Marginalization of Chinese in the Chinese Courtroom: The Need of Chinese Training for Legal Professionals in Hong Kong

Published date01 January 2016
DOI10.1177/2322005815607137
Date01 January 2016
Subject MatterEssays
/tmp/tmp-17vkglDZpvSJD7/input Essay
Marginalization of Chinese in the
Asian Journal of Legal Education
3(1) 72–84
Chinese Courtroom: The Need
© 2016 The West Bengal National
University of Juridical Sciences
of Chinese Training for Legal
SAGE Publications
sagepub.in/home.nav
Professionals in Hong Kong
DOI: 10.1177/2322005815607137
http://ale.sagepub.com
Lee Kim-hung1
Abstract
As a former British colony, Hong Kong has adopted the common law system for more than 150 years
and English was the sole language of the law in Hong Kong before the 1970s. To acknowledge the
language rights of the majority of the city’s population whose mother tongue is Chinese, the Judiciary
Administration of Hong Kong introduced Chinese as a trial language in the magistracies 40 years
ago. Chinese, however, is still struggling to secure its place as a courtroom language. Judges often
resort to English in Chinese courtrooms. There are a number of reasons for the phenomenon: (a) the
Judiciary Administration does not have a rigid policy of ‘using Chinese only in a Chinese courtroom’;
(b) magistrates seem to be more at ease using English than Chinese; (c) magistrates are under the
influence of the counsel who also prefer using English rather than Chinese; and (d) pre-service and
in-service education on using Chinese as a trial language for judges and counsel is inadequate, and
lawyer training universities place little emphasis on Chinese oral skills in their curricula. This article
is a pioneering attempt to investigate the last reason. It illustrates and analyzes the issue with a court
case, interviews with judges, lawyers, a law teacher and law students, as well as an examination of law
school curricula, and suggests means to promote Chinese as a trial language in Hong Kong. Although
the sampling size of the research is small, the findings provide a glimpse into an important field which
has hitherto attracted little attention.
Background and Aim of the Study
As a former British colony, Hong Kong has adopted the common law system and English was the
medium of trial at all levels of court before the 1970s. It was only after several social movements such
as ‘The Chinese Movement’ that led to heavy rioting in the 1960s, in which the people of Hong Kong
led by university students and Chinese teachers took to the streets demanding equal status for Chinese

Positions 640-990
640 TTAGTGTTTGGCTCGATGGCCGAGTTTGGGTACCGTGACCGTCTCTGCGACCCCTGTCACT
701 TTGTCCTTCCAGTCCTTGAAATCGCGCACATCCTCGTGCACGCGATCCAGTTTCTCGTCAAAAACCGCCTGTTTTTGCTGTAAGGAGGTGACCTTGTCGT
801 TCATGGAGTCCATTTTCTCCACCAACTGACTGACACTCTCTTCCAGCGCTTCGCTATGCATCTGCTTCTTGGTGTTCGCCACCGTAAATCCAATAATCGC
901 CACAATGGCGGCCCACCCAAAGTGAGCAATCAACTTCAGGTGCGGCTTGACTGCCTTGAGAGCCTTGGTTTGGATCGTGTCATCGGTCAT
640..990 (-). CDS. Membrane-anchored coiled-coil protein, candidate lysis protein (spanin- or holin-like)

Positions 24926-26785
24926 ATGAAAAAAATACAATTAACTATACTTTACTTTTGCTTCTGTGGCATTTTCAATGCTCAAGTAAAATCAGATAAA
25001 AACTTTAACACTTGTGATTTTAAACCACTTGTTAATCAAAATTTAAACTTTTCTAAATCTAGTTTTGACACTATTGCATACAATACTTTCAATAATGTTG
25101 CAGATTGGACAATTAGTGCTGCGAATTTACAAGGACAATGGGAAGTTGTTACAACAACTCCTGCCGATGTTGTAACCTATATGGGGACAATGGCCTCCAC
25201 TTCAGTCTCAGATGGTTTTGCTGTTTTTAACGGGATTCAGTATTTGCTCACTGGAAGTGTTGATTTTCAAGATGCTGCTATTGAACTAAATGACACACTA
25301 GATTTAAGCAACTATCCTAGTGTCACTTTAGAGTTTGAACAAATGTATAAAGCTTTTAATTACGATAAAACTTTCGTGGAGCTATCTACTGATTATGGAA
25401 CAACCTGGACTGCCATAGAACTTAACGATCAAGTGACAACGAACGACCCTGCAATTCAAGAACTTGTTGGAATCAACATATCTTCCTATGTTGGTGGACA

1 Assistant Professor, School of Translation, Hang Seng Management College, Hong Kong.
Corresponding author:
Lee Kim-hung, D 506, Hang Seng Management College, Shatin, Hong Kong.
E-mail: elvislee@hsmc.edu.hk

Kim-hung 73
and English, that the government became aware of the need to change its language policy.2 According
to official records, the counsel and judges were allowed to use English or Chinese3 in the magistracies in
1974.4 The same year also saw the implementation of the Official Languages Ordinance, which states
that Chinese and English are both official languages in Hong Kong,5 setting the stage for greater use of
Chinese in the legal field. Since then, the percentage of Chinese hearings in the lower courts has been on
the rise.6 The return of the sovereignty of Hong Kong to the People’s Republic of China was a huge
impetus to the process of legal bilingualism. The Basic Law of Hong Kong promulgated in 1990 provides
that the Chinese language is an official language to be used by the government, legislature and judiciary
of the Hong Kong Special Administrative Region (SAR), and thus reconfirms the status of Chinese.7
Hence, the need to speed up the use of Chinese in the legal profession became even greater. The
government started translating local laws which were hitherto all in English into Chinese.8 New laws
were drafted and enacted in bilingual versions.9 An English–Chinese Glossary of Legal Terms was
compiled by the Department of Justice.10 The Chinese language made an emergence in the legal
profession.
Although statistics suggest that 80.9 per cent of criminal trials in the magistracies are conducted in
Chinese in 2011,11 this does not reflect reality. Chinese still struggles to secure its place as a courtroom
language because the judges and counsel often resort to English in the Chinese courtroom.12 Hence, a
standard form of the Chinese language for the courtrooms is yet to develop. The Honourable (Hon)
Madam Justice Chu, an appellate court judge, noted 20 years ago that the development of a new
courtroom language would be a difficult process:
One may think that as long as all the people in court speak and understand Cantonese (i.e., the spoken form
of Chinese), it is a simple matter for the bench, the advocates and the parties to communicate in Cantonese.